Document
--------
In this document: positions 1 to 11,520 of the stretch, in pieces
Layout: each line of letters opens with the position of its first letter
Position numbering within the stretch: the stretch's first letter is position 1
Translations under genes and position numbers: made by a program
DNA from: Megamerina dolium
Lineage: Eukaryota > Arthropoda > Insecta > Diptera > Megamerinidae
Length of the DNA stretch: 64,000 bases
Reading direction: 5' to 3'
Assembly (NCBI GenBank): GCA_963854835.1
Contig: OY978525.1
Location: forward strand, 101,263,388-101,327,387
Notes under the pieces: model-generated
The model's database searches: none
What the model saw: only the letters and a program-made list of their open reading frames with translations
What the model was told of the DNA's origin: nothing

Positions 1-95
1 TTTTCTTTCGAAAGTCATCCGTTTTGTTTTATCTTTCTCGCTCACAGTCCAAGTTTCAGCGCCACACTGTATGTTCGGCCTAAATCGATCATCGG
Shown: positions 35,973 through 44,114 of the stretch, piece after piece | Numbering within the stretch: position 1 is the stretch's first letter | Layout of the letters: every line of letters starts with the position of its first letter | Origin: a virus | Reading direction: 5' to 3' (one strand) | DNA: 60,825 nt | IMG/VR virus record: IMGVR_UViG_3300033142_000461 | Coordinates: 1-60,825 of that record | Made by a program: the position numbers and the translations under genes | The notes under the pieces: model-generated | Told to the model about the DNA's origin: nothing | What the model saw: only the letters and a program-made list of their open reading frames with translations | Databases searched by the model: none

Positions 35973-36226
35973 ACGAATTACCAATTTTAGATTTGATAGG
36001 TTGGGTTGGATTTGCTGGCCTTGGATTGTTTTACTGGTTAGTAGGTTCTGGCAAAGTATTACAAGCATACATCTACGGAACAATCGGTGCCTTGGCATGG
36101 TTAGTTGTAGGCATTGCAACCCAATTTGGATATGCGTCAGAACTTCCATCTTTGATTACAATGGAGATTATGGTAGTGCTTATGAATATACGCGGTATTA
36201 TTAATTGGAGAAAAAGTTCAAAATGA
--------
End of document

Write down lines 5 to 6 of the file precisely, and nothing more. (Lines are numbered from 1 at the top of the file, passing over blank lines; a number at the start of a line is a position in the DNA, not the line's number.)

DNA from: Megamerina dolium
Lineage: Eukaryota > Arthropoda > Insecta > Diptera > Megamerinidae